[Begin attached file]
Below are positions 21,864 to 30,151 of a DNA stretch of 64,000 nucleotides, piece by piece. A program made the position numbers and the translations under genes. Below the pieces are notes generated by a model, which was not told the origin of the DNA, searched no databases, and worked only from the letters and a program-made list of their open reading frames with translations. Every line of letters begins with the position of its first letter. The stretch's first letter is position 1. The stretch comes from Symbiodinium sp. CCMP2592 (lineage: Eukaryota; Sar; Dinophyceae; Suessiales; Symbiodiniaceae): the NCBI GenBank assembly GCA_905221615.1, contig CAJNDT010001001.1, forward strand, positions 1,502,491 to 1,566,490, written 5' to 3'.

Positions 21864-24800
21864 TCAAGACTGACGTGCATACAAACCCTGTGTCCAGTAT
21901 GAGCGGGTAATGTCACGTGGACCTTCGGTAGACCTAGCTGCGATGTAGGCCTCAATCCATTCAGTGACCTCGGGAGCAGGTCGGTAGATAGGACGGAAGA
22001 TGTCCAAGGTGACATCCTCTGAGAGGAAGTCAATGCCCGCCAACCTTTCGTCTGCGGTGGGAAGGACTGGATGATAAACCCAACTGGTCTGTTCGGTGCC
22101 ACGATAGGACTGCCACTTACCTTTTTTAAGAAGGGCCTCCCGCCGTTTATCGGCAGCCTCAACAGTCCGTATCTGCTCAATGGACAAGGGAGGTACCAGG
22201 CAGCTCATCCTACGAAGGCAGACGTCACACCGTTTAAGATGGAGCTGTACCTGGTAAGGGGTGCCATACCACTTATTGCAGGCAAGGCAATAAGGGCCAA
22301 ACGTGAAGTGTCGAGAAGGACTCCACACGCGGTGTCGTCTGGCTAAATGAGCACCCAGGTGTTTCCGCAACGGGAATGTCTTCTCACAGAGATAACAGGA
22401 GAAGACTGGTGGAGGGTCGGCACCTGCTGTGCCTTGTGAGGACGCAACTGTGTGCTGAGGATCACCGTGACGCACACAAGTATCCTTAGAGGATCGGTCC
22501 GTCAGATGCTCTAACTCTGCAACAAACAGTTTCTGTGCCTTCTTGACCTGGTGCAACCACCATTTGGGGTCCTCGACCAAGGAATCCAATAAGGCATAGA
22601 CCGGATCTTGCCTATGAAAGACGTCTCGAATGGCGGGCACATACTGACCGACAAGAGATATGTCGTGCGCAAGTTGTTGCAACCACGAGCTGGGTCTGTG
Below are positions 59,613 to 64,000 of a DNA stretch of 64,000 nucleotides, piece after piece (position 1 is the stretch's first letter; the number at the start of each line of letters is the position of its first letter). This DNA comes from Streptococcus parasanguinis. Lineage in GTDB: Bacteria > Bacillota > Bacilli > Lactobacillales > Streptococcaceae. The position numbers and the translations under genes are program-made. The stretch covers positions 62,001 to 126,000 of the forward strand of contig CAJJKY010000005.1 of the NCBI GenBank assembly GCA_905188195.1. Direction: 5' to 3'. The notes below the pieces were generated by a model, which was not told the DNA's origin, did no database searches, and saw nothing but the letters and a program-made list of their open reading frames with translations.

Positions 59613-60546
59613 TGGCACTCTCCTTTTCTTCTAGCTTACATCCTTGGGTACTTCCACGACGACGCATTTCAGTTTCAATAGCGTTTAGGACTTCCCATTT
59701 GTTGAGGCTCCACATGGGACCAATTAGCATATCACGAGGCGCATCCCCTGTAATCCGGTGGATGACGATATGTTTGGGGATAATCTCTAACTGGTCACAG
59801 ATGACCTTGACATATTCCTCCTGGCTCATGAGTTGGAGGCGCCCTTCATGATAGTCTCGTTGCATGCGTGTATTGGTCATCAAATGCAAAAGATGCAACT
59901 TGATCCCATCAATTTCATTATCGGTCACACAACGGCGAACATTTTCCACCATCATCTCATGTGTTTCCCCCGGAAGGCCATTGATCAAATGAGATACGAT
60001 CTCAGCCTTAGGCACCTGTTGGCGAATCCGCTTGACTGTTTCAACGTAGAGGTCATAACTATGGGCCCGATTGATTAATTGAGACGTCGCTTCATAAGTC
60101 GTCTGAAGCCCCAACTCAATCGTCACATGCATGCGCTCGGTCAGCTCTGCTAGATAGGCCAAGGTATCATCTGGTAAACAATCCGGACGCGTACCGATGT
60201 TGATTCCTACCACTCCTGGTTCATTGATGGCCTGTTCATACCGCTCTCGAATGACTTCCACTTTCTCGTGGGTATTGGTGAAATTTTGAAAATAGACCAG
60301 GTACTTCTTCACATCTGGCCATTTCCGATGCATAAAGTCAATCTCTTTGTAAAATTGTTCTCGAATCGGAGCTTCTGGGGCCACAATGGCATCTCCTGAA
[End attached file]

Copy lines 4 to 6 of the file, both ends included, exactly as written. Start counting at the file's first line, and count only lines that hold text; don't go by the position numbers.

21901 GAGCGGGTAATGTCACGTGGACCTTCGGTAGACCTAGCTGCGATGTAGGCCTCAATCCATTCAGTGACCTCGGGAGCAGGTCGGTAGATAGGACGGAAGA
22001 TGTCCAAGGTGACATCCTCTGAGAGGAAGTCAATGCCCGCCAACCTTTCGTCTGCGGTGGGAAGGACTGGATGATAAACCCAACTGGTCTGTTCGGTGCC
22101 ACGATAGGACTGCCACTTACCTTTTTTAAGAAGGGCCTCCCGCCGTTTATCGGCAGCCTCAACAGTCCGTATCTGCTCAATGGACAAGGGAGGTACCAGG